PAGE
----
Clustering versus percolation in the assembly of colloids coated with long DNA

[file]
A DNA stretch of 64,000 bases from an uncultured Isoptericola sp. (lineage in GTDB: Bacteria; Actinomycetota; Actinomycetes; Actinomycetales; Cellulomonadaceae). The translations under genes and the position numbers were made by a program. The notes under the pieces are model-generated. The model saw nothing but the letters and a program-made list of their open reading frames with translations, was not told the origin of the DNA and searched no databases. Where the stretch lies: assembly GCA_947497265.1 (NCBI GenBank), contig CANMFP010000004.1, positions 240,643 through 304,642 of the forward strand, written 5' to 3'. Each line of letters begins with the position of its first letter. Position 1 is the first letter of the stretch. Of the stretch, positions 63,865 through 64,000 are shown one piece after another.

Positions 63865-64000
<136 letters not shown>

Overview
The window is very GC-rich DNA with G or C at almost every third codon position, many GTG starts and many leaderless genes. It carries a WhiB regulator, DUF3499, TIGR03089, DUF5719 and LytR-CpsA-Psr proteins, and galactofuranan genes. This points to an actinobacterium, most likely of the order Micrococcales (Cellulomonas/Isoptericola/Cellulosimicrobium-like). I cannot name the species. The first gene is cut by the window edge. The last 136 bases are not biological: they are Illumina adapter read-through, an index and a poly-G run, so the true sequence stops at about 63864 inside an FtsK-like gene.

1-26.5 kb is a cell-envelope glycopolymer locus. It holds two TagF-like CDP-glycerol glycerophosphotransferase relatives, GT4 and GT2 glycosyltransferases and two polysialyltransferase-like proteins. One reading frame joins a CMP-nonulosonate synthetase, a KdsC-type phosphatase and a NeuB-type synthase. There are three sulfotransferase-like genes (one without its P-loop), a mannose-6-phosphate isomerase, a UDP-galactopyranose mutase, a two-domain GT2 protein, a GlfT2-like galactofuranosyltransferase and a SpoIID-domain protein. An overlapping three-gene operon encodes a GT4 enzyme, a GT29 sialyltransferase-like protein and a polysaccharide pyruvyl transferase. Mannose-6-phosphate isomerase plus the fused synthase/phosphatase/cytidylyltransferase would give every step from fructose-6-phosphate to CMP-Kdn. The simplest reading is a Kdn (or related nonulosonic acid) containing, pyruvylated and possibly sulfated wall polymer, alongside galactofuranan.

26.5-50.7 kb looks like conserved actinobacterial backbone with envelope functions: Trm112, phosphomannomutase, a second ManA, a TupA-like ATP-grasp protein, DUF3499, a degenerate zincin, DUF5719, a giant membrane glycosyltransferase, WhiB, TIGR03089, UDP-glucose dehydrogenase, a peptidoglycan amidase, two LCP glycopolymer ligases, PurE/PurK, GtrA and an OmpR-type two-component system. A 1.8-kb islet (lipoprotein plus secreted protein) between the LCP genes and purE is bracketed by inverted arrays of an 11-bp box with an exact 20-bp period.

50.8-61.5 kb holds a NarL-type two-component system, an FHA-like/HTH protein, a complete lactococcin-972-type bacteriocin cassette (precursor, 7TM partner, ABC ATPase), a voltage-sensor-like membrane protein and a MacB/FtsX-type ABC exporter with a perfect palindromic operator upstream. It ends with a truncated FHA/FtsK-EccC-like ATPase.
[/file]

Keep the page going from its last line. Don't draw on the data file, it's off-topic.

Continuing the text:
We report an experimental study in which we compare the self-assembly of 1 m colloids bridged through hybridization of complementary single-stranded DNA (ssDNA) strands (12 bp) attached to variable-length double-stranded DNA spacers that are grafted to the colloids. We considered three different spacer lengths: long spacers (48 500 bp), intermediate length spacers (7500 bp), and no spacers (in which case the ssDNA strands were directly grafted to the colloids). In all three cases, the same ssDNA pairs were used. However, confocal microscopy revealed that the aggregation behavior is very different. Upon cooling, the colloids coated with short and intermediate length DNAs undergo a phase transition to a dense amorphous phase that undergoes structural arrest shortly after percolation. In contrast, the colloids coated with the longest DNA systematically form finite-sized clusters. We speculate that the difference is due to the fact that very long DNA can easily be stretched by the amount needed to make only intracluster bonds, and in contrast, colloids coated with shorter DNA always contain free binding sites on the outside of a cluster. The grafting density of the DNA decreases strongly with increasing spacer length. This is reflected in a difference in the temperature dependence of the aggregates: for the two systems coated with long DNA, the resulting aggregates were stable against heating, whereas the colloids coated with ssDNA alone would dissociate upon heating.